Upgrading the exhaust

The MX-5 is a great sports car and I think Mazda's design choices were largely correct but I'd always wished the exhaust was a tad more gruff and throaty to match its perky engine and quick handling. While looking for an after-market exhaust I knew I didn't want to end up with a loud-n-proud boy racer kind of exhaust as I felt that'd be OTT and out of character with the other upgrades I had in mind. After a lot of thought and hearing the Cobra exhausts in person at Japfest in 2019, I settled on the Cobalt exhaust sold by Moss Europe.

When you're trying to disconnect the exhaust from the car you need to remove the bolts holding it to the rest of the exhaust system; which were surprisingly easy to do as I'd have expected a little corrosion considering they're under the car.

The remaining task is to coax the rubber fixings that hold the exhaust in place off of the metal bars that are welded to the exhaust.

he rubber fittings that hold the exhaust in place
The rubber fittings that hold the exhaust in place.

The big secret to easing off the rubber fittings is plenty of WD-40; although this becomes a bit of a double-edged sword. I discovered you need to wiggle the rubber fixings after the first round of WD-40 to allow the lubricant to penetrate the small gap between the rubber and the metal bar; then add a second dose and again wiggle it. My advice is to leave it for 10 minutes, go and wash your hands and find some rubber gloves. The WD-40 makes everything quite slippery, the additional grip the gloves provide helps to redress that balance. After some coaxing and a whole lot of wiggling, I managed to persuade the rubber back off.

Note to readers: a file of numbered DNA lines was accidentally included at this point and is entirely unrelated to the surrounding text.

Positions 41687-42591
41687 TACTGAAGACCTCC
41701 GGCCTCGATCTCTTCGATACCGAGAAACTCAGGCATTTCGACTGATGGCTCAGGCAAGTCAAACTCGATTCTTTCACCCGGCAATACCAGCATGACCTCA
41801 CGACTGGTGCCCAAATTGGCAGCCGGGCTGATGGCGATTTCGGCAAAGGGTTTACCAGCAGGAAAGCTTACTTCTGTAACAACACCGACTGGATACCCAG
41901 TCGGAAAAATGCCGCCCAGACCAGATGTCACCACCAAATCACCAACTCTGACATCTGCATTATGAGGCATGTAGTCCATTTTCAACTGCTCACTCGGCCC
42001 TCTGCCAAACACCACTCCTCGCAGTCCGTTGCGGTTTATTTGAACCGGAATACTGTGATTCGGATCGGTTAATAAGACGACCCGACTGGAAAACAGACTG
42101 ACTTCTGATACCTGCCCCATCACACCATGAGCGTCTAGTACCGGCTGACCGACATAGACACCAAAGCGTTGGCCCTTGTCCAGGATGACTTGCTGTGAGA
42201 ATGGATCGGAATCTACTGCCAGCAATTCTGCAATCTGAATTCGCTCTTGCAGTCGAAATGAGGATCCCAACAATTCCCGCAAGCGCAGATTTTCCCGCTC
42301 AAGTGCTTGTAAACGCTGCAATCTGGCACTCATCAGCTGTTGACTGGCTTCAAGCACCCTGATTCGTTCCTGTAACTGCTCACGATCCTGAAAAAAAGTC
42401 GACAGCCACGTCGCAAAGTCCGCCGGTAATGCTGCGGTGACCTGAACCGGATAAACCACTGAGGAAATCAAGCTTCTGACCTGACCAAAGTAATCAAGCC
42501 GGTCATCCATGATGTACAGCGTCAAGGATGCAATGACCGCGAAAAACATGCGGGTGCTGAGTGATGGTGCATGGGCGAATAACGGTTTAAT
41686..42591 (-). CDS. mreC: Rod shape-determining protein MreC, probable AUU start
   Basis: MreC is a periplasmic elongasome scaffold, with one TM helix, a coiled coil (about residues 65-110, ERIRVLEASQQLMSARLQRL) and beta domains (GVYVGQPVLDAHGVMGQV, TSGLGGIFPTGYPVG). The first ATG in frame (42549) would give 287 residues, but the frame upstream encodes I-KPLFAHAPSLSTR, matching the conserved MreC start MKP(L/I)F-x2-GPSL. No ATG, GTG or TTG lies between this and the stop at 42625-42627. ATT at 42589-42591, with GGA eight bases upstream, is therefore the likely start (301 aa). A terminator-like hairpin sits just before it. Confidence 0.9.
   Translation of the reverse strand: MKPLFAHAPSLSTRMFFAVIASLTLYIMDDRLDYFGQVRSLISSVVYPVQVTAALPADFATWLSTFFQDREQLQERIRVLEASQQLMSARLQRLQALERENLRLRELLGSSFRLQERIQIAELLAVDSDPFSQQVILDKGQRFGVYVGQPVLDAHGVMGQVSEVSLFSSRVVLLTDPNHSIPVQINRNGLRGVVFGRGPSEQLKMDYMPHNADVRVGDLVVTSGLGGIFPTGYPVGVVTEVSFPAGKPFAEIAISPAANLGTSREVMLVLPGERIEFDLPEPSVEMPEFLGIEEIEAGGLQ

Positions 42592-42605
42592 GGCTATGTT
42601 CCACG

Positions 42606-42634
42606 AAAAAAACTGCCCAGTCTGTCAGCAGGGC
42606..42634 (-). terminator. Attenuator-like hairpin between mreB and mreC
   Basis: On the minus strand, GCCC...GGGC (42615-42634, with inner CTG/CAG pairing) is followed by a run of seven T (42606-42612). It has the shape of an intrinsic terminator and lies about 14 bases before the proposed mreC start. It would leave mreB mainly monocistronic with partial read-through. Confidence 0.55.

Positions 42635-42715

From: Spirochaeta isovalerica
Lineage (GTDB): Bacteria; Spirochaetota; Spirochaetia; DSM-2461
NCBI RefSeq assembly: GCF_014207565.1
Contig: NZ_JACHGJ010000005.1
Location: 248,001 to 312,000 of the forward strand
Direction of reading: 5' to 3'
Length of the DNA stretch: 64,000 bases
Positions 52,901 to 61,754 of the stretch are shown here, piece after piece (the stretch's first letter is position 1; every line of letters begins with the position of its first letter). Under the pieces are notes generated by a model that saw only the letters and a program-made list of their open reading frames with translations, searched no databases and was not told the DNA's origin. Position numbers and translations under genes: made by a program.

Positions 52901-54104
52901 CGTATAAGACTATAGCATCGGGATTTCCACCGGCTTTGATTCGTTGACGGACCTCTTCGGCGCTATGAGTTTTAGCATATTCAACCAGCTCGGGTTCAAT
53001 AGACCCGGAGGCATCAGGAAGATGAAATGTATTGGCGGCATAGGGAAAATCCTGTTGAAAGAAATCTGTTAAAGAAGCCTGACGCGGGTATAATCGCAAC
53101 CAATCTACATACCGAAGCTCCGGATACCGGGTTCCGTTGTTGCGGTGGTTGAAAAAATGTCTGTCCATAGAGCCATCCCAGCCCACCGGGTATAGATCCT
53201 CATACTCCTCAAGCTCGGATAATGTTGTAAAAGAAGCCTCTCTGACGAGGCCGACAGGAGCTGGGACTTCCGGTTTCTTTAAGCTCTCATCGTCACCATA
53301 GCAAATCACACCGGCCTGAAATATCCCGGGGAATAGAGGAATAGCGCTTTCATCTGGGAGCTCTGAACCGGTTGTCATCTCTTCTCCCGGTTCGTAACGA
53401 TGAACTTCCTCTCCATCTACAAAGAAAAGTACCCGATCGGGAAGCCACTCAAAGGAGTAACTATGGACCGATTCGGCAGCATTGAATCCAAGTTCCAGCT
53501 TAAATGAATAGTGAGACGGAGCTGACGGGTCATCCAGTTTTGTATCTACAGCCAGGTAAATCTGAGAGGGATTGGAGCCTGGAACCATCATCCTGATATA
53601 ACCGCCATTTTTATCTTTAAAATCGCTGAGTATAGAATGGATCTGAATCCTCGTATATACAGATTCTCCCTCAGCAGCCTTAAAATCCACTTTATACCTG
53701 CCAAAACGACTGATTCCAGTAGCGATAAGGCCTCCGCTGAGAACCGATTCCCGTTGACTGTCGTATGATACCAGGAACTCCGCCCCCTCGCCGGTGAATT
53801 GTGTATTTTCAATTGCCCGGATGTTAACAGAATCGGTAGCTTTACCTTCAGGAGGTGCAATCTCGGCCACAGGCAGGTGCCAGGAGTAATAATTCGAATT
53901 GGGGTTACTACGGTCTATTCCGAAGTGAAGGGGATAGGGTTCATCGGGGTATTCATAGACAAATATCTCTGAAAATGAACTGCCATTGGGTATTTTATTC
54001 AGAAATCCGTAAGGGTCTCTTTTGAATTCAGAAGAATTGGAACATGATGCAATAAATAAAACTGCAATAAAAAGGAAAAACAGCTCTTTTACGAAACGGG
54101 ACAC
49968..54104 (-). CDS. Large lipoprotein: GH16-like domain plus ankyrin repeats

Mazda's stock exhaust
Mazda's stock exhaust.

Once free, I gently pushed the right-hand side fixings halfway on again to hold it everything in place and went to work on the other side. As a precaution, I positioned a large wooden block under the exhaust to prevent the side I'd just freed from crashing down to the ground and placing unwanted strain on the side as I coaxed the remaining rubber fixing free. Eventually, I was able to slide the stock exhaust out from under the vehicle.

Cobalt exhaust from Moss
Cobalt exhaust from Moss.

Once free of the car I was able to remove the rubber fixings from the vehicle which was much easier without the exhaust in the way. I decided to fit them to the new exhaust before sliding the whole assembly under the car. I jacked the exhaust up on wooden blocks to allow me to connect it to the rest of the exhaust system, taking care not to only tighten the bolts just enough to hold it in place. Pushing the rubber fixings back onto the metal bars that hold the exhaust in place was absurdly quick and easy given how long I'd spent getting them off!

Under the back end showing the rubber exhaust hanger
Under the back end showing the rubber exhaust hanger.
The finished exhaust
The finished exhaust
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